Stacey Robertson. Parker Pillsbury: Radical Abolitionist, Male Feminist. Ithaca: Cornell University Press, 2000. xv + 232 pp. $35.00 (cloth), ISBN 978-0-8014-3634-5.
Reviewed by Deborah Bingham Van Broekhoven (American Baptist Historical Society, Valley Forge, Pennsylvania)
Published on H-SHEAR (January, 2001)
One Maligned Abolitionist Rehabilitated
One Maligned Abolitionist Rehabilitated
This gracefully written biography of abolitionist Parker Pillsbury is worthy of careful reading by those with interests in antislavery reform and race relations, feminist views on gender and family, or the art of biography. By depicting Pillsbury's wide-ranging travels, mentally and geographically, Stacey Robertson undercuts these negative caricatures, even as she explains why Pillsbury was quickly labeled "eccentric," "fanatic," or "zealot." Early chapters show the maturing of a provincial young cleric, eager for encouragement and connections to a larger social and intellectual world, while the later chapters depict the mature Pillsbury as a radical and feminist reformer who spent his entire life on the northern lecture circuit, an evangelist for a radically egalitarian vision of America.
Drawing on more than thirty archival collections, Robertson constructs a richly textured biography of Pillsbury from youth to his death in 1898. Unlike some of his contemporaries, Pillsbury never retired. He continued his lecturing after the Civil War, in part because he lacked the financial resources to quit. When Pillsbury did inherit a sum that would have permitted retirement, he still continued to travel and lecture on human rights. Robertson argues this was because his "perfectionist" convictions prohibited retirement in the face of only a partial victory. While the author provides many examples of Pillsbury's intellectual and moral rigidity, this simple explanation of his persistence as an active reformer is not wholly satisfying, particularly given the contrasting behavior of fellow perfectionists. Readers who are uneasy attributing so much of Pillsbury's career to "perfectionism" (in this biography a vaguely defined theological presupposition) can find alternative or supplementary motives in Robertson's thorough discussion of Pillsbury's personality, particularly his concept of masculinity, which she describes as requiring both physical and moral courage in the face of hostile or indifferent listeners.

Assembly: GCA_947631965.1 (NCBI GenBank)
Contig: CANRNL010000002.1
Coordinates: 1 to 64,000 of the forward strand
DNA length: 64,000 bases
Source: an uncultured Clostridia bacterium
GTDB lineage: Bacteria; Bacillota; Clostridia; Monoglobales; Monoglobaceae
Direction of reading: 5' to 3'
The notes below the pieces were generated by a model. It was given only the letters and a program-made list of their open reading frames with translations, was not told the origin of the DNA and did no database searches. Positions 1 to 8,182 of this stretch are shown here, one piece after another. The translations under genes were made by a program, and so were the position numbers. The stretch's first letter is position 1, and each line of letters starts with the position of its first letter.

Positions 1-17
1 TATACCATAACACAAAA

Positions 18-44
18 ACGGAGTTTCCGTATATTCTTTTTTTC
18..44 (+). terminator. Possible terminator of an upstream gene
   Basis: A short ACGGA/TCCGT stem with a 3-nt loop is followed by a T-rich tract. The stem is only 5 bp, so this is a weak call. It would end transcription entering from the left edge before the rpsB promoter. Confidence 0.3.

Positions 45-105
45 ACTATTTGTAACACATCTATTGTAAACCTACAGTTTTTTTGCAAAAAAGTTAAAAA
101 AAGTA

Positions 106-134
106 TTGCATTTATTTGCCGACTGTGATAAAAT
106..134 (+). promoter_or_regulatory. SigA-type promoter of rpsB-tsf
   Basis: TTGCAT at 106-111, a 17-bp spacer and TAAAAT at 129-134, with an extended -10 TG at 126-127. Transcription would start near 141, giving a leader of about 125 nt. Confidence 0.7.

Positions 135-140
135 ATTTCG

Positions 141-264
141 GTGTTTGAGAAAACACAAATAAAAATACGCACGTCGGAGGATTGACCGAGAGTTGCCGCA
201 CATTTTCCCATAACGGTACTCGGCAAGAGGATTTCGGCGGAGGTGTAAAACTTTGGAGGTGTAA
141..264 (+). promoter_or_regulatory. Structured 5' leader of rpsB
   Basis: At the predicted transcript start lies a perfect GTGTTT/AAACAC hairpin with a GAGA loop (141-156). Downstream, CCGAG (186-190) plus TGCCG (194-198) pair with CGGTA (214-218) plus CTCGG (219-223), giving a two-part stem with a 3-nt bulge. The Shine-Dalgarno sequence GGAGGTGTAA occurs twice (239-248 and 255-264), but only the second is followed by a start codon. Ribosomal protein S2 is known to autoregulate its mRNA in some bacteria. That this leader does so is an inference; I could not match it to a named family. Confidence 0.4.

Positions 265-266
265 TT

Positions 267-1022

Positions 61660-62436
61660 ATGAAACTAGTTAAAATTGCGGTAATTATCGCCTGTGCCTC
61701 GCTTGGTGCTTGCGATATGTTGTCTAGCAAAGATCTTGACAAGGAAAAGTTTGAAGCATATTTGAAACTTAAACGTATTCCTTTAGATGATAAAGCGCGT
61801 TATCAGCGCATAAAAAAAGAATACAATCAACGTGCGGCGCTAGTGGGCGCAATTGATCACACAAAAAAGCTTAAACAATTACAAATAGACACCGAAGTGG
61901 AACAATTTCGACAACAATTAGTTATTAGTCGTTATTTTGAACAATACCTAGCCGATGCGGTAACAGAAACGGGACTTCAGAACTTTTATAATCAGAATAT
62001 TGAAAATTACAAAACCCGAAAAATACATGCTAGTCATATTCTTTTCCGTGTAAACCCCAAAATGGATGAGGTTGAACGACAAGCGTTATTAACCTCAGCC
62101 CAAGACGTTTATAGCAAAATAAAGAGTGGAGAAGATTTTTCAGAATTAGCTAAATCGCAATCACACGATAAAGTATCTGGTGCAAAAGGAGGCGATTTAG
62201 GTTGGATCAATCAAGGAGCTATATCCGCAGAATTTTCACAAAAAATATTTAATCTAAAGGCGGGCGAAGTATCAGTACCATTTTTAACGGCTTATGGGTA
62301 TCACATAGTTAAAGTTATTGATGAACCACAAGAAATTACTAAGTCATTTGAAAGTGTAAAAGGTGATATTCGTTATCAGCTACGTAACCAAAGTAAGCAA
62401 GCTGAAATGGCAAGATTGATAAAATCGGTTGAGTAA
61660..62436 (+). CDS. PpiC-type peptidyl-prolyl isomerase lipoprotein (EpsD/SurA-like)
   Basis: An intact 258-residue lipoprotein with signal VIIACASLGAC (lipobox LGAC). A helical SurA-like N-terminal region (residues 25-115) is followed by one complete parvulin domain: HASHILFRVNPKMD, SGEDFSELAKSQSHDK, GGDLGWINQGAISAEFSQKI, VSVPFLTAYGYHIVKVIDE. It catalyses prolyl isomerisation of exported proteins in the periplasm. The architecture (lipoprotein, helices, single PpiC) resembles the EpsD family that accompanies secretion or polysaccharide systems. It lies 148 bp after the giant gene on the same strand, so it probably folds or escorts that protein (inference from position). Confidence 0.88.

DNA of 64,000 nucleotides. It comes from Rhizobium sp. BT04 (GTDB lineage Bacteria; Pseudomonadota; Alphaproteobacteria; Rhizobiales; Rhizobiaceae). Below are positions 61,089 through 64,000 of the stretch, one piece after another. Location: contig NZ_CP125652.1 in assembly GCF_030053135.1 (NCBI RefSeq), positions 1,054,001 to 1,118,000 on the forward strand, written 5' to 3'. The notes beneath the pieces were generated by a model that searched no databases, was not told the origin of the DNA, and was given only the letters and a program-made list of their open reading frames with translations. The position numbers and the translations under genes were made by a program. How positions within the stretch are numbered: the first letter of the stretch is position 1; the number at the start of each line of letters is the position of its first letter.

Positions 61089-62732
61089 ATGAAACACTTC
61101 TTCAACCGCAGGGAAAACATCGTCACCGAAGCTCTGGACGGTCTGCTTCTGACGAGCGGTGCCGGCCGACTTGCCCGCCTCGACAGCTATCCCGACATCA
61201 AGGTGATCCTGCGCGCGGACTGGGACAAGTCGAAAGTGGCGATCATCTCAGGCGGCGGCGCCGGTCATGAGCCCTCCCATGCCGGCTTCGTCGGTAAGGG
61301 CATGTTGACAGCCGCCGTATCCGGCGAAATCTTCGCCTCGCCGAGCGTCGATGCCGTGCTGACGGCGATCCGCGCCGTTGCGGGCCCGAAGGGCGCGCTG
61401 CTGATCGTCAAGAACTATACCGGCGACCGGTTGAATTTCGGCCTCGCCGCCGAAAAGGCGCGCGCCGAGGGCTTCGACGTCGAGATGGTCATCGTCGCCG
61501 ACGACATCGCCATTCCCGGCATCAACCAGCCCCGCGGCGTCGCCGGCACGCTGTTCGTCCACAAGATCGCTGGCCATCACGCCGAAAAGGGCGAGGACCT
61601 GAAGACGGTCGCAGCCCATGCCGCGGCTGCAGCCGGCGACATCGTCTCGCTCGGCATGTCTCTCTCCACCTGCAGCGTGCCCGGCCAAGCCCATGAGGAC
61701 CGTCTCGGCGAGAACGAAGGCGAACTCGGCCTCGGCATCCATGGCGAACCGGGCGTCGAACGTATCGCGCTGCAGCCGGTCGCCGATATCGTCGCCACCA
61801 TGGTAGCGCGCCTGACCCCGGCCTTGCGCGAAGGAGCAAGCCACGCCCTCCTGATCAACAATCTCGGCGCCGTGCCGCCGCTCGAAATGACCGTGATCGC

This biography provides much more than a richly textured account of Pillsbury's life. Most chapters include details about how Pillsbury worked in countless obscure villages to engage and cooperate with less traveled reformers. Always an itinerant lecturer, Pillsbury depended on support from these local families, some of whom taught him the importance of women's organizing skills, both for raising funds and consciousness about reform issues. While the focus remains on Pillsbury, Robertson makes clear the important work done by local residents who hosted visiting lecturers. Only Dorothy Sterling's fine biography of Abby Kelley Foster provides readers with as rich a sense of the difficult and crucial organizing work done by antislavery lecturers.  The difference between Abby Kelley and Pillsbury, however, is that Kelley is better known as a feminist and leader; it was the nomination of Kelley in 1840 to serve on the business committee of the American Antislavery Society that precipitated the organizational split among national leaders. Pillsbury, as one would assume from the book's title, took the side of "feminists," arguing strongly for inclusion of women in the formal, not just informal, organizing of antislavery work.
How did Pillsbury, an ordinary farm youth from rural New Hampshire, become the champion of political and social equality, regardless of race or gender? Chapter one, "The Roots of Radicalism," attributes his later championing of the disenfranchised to Pillsbury's youthful experiences with personal insecurity and revival religion. The revivals which were then awakening thousands of American youth, Robertson notes, not only swept Pillsbury into the fold of the converted and devout, but propelled him off the farm and into the broader world. Counseled by Stephen Foster, then another young convert from New Hampshire, Pillsbury in 1835 began studying for the Congregational ministry, completing his training at Andover Seminary in 1839. That education reinforced in Pillsbury the perfectionist and millennial expectations aroused during his revival experiences. Another consequence of his seminary education was more insecurity and greater identification with social inferiors. Robertson argues that his experience of being the outsider, a rustic and poor young man at a school for New England's best and brightest, as well as an earlier stint as a day laborer in Lynn, Massachusetts, always stayed with Pillsbury and helped him identify closely with African Americans.